The Renaissance (c. 1350 to 1600) saw a return to classical sources first in Italy then spreading to the rest of Europe after the dark ages following the fall of the Western Roman Empire in the 5th century. The previous philosophical assumption was that there existed a single God-given Truth which the ecclesiastical authors had synthesised as Aristotlian logic with Christian revelation. The renewed study of Platonism, Stoicism, Epicurism and Scepticism questioned the idea of one universal Truth though no revolutionary new start in philosophical thinking occurred. 

        Renaissance humanism was summarised by Cicero in the term studia humanitatis which is the study of how humans can participate in public life, a traditional topic since Socratic times. The founding fathers of the humanist movement were Dante, Boccacio and Petrach in 13th century Florence. Studies of ancient texts was advanced after the fall of Constantinople (1453) when many Greek scholars fled to Italy. For many humanist thinkers opposition to religion was not a priority but interest in moral autonomy did lead to individualism.

    The printing press was perfected in Europe around 1450 by Gutenberg and it helped spread humanist ideals northwards. Erasmus (1469 -1536) believed that the Church needed reform and that education was the answer. Thomas More (1478 - 1535) defended the Church against the Reformists. His Utopia (1516) presented a radical view of society where the common good and shared success were the goals. The Pole, Copernicus (1473-1543) a student of works of antiquity proposed the novel view that the solar system was heliocentric. This formed part of the humanists scientific creed that new answers to old questions could be found not through traditional beliefs but by human investigation. Science, the Arts, history, politics, philosophy and theology were all affected by Renaissance humanist thought which forged new ideas competing with traditional scholasticism.


During the sixteenth century there were many philosophers who felt that Aristotle’s system could no longer regulate honest inquiry into nature. Therefore, they stopped trying to adjust the Aristotelian system and turned their backs on it altogether. Some criticised the basis of aristotelian thought, others rejected it in favour of Plato's deductionism and others held to the skeptical view that each human should find their own way based on doubt.

    Bernadino Telesio (1509 > 1588) adopted an empirical approach maintaining that Nature could only be comprehended through the senses. In De rerum natura iuxta propia principia he proposed replacing Aristotelianism with a system more attuned to Nature and experience. He argued that heat and cold should replace Aristotle's matter and form. Telsesio objected to Aristotle's distinction between sensory perception and reasoning and denied the Aristotelian concept of nous the mental sphere and its corresponding intellect. Telesio was critical of metaphysics and proposed pure empiricism as the way to knowledge which establishes him as a forerunner of modern empiricism.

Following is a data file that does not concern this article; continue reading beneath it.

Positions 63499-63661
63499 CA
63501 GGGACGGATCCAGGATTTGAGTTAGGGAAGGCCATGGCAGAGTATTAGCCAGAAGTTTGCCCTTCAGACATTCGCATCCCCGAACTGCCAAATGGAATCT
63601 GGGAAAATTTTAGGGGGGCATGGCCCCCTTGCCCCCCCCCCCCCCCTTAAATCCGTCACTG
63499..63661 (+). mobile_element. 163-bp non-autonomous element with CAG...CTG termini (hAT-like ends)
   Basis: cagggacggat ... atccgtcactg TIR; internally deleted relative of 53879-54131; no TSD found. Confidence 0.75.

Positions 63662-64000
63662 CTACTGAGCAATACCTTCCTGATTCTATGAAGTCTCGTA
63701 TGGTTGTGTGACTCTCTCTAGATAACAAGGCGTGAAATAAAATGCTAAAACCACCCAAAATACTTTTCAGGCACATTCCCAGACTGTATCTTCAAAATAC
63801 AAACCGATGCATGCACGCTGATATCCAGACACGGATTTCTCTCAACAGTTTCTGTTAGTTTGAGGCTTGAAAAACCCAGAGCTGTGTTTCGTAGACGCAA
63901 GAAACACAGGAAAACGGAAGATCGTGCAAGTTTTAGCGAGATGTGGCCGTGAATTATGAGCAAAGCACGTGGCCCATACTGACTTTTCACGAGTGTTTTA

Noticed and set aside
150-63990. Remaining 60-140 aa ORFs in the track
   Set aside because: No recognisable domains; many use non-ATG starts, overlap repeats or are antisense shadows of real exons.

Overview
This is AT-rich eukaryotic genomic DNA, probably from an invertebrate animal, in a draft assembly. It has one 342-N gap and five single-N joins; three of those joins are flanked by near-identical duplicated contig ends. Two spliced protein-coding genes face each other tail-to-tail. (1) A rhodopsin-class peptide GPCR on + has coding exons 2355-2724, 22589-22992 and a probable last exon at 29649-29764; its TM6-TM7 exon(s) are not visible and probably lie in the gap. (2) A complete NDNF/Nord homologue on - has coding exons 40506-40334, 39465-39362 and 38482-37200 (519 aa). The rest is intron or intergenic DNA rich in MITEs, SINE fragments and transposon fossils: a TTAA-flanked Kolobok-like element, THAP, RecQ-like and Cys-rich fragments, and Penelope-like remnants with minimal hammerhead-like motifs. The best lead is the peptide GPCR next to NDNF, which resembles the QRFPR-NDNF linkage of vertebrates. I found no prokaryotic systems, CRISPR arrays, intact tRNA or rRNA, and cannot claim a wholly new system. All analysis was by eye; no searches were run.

Francesco Patrizi (1529 > 1597) in his Discusssione peripateticae (1571) compared the philosophies of Aristotle and Plato arguing that Plato was preferable. In his Nova de universis philosophia (1591) he outlines his new philosophy. He ascends, like Aristotle, to the First Cause, but not through motion rather employing light and illumination. Then he shows how all creation is derived from God in a deductive, platonic argument. For Patrizi the physical world derives its existence from the metaphysical realities and Plato connects the two thus bridging the gap between philosophy and science, the physical and the metaphysical. He replaces the quantitive aristotelian analysis for studying Nature with the alternative top down approach.

    Giordano Bruno (1548 > 1600) rejected Aristotle's philosophical axioms such as that the universe was finite. He envisaged an infinite universe populated by many solar systems and existing eternally. It was thus a manifestation of God who could be known through the study of this universe. He argued for the synthesis of spirit and matter by affirming that reality was made up of two substances universal soul and universal matter. He was judged a heretic for his rejection of the aristotelian worldview and burned at the stake.